On your food labels, the total carbs per serving will be included as part of the nutrition facts of the food. They will be further broken down into fiber, carbs, starch, and sugars. The carb count displayed on the food label depends on which country the food was manufactured in and the brand.
Most nutrition labels in the USA display the total carbs per serving. If you find a food displaying the grams of net carbs, and sometimes the fiber content on the nutrition facts label, it is probably manufactured in Australia or the UK.
Foods that are low in carbs should have 5% to 10% of their total calories coming from carbohydrates. The Keto diet limits carb intake to less than 50 g of carbs per day. Most keto-friendly foods contain 1g to 2g of net carb and are recommended for very low-carb diets. Foods that contain 3g to 5g net carbohydrates are allowed on a less strict low-carb diet.
Keto Labelling Requirements
According to the Food and Drug Administration (FDA), a low-carb diet limits carb intake to less than 20% of the total calories consumed. In addition to quantifiable descriptions, some descriptive nutritional claims need to be added to a food label by food manufacturers to refer to components without recommended daily values.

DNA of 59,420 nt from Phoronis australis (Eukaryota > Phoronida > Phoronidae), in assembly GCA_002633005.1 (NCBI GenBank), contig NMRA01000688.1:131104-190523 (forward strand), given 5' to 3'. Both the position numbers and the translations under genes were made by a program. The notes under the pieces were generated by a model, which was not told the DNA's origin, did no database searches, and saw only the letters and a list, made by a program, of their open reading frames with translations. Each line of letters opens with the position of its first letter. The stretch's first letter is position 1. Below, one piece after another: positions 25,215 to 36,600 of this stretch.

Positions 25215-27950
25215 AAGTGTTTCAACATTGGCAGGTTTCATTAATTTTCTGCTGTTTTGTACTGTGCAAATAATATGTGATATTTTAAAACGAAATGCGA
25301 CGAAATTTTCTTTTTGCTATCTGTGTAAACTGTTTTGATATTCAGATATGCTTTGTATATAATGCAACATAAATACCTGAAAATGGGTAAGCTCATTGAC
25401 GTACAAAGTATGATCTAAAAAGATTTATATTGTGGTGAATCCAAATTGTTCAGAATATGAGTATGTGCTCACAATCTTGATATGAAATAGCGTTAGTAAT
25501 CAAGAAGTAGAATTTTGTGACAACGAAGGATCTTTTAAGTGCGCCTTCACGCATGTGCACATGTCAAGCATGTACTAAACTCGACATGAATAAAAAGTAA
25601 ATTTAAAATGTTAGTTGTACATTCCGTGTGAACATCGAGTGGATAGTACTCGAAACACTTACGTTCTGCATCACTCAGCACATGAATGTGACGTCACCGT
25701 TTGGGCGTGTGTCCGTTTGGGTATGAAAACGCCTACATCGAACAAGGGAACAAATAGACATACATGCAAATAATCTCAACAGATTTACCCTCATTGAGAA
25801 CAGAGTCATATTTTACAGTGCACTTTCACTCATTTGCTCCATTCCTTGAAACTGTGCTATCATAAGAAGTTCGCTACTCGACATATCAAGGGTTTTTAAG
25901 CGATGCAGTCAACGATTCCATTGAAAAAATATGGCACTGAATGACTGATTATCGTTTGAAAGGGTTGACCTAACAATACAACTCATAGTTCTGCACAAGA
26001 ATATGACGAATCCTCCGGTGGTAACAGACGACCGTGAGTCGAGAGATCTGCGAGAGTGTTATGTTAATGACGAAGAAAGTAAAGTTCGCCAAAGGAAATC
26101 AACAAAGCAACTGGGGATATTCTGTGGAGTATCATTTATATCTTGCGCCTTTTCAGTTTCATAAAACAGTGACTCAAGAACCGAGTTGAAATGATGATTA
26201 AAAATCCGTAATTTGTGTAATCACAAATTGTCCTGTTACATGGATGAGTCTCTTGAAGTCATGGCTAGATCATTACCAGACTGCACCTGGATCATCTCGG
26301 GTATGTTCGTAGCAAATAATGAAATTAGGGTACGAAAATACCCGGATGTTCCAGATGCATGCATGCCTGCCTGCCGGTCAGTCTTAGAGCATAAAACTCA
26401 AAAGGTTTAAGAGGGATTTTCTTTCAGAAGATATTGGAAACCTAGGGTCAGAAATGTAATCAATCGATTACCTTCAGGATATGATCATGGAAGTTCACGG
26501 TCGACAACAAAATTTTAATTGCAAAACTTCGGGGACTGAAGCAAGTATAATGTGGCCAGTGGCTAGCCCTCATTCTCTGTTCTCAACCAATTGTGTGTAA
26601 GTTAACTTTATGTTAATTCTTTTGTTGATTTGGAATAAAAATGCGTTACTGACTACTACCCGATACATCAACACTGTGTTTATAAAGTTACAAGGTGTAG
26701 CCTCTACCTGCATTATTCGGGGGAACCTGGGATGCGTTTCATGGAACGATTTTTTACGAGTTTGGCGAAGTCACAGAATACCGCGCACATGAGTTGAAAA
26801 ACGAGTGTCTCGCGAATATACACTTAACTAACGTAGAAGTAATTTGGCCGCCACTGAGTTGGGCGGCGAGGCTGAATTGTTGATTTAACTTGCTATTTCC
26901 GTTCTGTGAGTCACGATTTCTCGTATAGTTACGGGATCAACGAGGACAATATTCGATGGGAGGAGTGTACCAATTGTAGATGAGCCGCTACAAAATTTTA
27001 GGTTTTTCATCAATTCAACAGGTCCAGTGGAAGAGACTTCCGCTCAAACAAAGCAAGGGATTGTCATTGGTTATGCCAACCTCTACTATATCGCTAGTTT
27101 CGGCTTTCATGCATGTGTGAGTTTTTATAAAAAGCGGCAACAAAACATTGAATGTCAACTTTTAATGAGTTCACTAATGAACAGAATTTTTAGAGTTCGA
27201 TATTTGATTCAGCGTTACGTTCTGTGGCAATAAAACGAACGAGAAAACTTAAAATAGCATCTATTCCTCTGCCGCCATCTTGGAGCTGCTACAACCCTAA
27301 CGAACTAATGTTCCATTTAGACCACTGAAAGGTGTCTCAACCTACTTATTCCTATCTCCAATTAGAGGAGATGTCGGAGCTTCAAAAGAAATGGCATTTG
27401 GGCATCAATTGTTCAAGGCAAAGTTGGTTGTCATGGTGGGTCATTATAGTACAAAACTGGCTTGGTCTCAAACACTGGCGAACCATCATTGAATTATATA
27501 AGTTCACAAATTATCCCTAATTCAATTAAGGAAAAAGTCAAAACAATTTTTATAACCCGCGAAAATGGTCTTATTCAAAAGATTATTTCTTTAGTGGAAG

These claims put in place by the FDA can show you how to read carbs for keto to ascertain whether that food is keto. The following descriptive nutritional content claims are used on a food label to represent low-carb keto foods:
- Reduced Sugar: This is added on a food label if the food contains 25% less sugar per 100g than the Reference Amount Customarily Consumed
- Sugar-free: added on a food label whose sugar content is less than 0.5 g per Reference Amount Customarily Consumed
- Without added sugar or no added sugar: this is added to processed packaged foods in which no sugar-containing ingredient was added during processing
Reference Amount Customarily Consumed refers to the amount of food per serving size set for use on nutrition labels and is regulated by the FDA. Knowing whether a food product is sugar-free, contains less sugar, or has no added sugar is necessary because sugar content contributes to net carb and total carbohydrates and affects blood glucose levels.
Why Should You Read Food Labels?
A nutrition label is not placed on the package of a food product for aesthetic purposes. The label gives you information about all the components and ingredients in the food. The benefits of food labels include:
- They tell you the ingredients present in the food product